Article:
Imaging Acquisition
The sections were imaged using PLM following previously reported protocols (Fig. 1).2631 Briefly, two filters (Hoya, Tokyo, Japan) were used, one as a polarizer, and the other as an analyzer. Four images were acquired using white light illumination, with filter orientations rotated 45° between images. The relative changes in signal intensities at each pixel were used to compute local collagen fiber orientation using custom code in Fiji Is Just ImageJ.32 To facilitate visualization, we also computed an “energy” parameter.2631 Briefly, this parameter measures the variations in pixel intensity with rotations of the polarized filter. If there is no birefringent material (e.g., zero collagen density), the energy will be zero. Presence of in-plane collagen fibers would result in higher energy.33 An Olympus BX60 microscope (Olympus, Tokyo, Japan) was used with a SPOT camera (SPOT Imaging Solutions, Sterling Heights, MI, USA) and a ×10 objective (numerical aperture 0.3). The acquired images were 12-bit grayscale with a pixel size of 0.73 μm. 
LC Beam Width and Crimp Quantification
For every LC beam, we manually placed a straight-line segment across the middle of the beam to measure the beam width (red line, Fig. 3A). When marking, we were careful to make sure all LC beams in an image with an energy value greater than 2% of the energy range were marked and that the straight-line segment covered the entire width of the beam at the mid-point. We were also careful to not mark vessel walls or the thick tree-like stalk through the LC, sometimes called the ventral groove. From the manually placed width lines, a straight line through the center of the width line, perpendicular to it (longitudinal to the beam) was automatically generated, (green line, Fig. 3A). This line was then used to measure the waviness, tortuosity, and amplitude of the beam collagen. We verified that all longitudinal lines were fully within the beam and not on beam splits, divisions, overlaps, or other areas that could artifactually affect measurements (e.g., areas with very dense pigment). Note that the crimp of the collagen fibers in a beam may not be uniform. The crimp measurements in this work should be taken to represent the average crimp in the middle of a beam. In a preliminary study, we compared the crimp measures obtained with various longitudinal line lengths and found no significant differences in the calculated crimp parameters. Results with longitudinal lines 10 times as long as the beam width had less noise, and are therefore the ones shown in this article.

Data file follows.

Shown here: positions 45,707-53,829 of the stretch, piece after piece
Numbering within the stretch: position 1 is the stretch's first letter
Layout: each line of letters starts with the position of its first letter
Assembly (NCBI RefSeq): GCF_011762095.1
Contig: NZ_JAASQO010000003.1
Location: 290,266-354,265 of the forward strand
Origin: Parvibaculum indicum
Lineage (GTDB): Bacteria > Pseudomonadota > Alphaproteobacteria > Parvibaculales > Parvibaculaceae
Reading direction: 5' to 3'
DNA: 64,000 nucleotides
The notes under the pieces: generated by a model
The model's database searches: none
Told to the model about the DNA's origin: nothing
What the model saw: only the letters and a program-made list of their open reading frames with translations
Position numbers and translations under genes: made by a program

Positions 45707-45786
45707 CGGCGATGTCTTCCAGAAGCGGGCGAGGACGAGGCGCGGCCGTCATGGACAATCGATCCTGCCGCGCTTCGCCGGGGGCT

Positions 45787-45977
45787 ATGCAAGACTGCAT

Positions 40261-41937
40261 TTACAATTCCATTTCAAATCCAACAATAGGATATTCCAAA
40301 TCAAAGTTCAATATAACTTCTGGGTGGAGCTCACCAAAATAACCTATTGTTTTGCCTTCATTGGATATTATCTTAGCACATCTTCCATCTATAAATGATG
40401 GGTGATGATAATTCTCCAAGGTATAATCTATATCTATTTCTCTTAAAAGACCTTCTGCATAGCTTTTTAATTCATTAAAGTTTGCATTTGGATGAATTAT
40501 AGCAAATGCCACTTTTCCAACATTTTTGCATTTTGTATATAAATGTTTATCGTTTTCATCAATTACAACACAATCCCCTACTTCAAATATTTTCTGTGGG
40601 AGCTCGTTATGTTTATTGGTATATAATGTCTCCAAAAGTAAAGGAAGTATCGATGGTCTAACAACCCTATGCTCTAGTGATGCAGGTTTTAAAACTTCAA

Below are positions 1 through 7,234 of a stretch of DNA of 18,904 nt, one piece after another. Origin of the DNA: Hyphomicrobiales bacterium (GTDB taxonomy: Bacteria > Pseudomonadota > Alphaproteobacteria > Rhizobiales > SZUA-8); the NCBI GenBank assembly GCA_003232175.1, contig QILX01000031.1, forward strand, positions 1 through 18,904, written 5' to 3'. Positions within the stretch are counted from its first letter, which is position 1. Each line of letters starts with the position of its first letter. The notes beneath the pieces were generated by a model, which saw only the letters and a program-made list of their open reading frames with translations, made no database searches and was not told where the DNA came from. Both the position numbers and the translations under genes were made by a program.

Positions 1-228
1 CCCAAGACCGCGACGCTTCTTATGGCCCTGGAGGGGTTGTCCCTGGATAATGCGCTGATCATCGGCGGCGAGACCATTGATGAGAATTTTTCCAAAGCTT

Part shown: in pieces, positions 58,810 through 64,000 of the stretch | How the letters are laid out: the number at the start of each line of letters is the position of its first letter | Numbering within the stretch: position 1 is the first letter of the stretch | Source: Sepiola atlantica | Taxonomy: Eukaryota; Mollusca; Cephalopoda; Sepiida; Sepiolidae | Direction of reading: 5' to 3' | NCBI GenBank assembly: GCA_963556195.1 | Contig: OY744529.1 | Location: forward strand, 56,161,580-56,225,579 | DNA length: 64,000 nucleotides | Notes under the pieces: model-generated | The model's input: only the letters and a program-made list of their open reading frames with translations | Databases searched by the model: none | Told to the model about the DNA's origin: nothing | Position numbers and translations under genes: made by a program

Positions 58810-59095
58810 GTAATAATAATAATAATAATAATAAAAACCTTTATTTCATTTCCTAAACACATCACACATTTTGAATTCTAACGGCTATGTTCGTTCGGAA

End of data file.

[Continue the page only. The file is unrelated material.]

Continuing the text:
Figure 3
 
(A) Example LC section and close-ups to illustrate regions with thin and thick beams. On the beams are superimposed lines used to measure width (red lines) and crimp parameters (green lines). (B) Schematic of crimp parameter calculation. Trigonometric identities were used pixel by pixel along the line longitudinal to the beam (green line) to calculate the pixel level contributions to the amplitude, path length, and end-to-end length based on the local fiber orientation obtained from PLM. Pixel level contributions were integrated to compute total amplitude, path, and end-to-end lengths and determine crimp amplitude and tortuosity.
Figure 3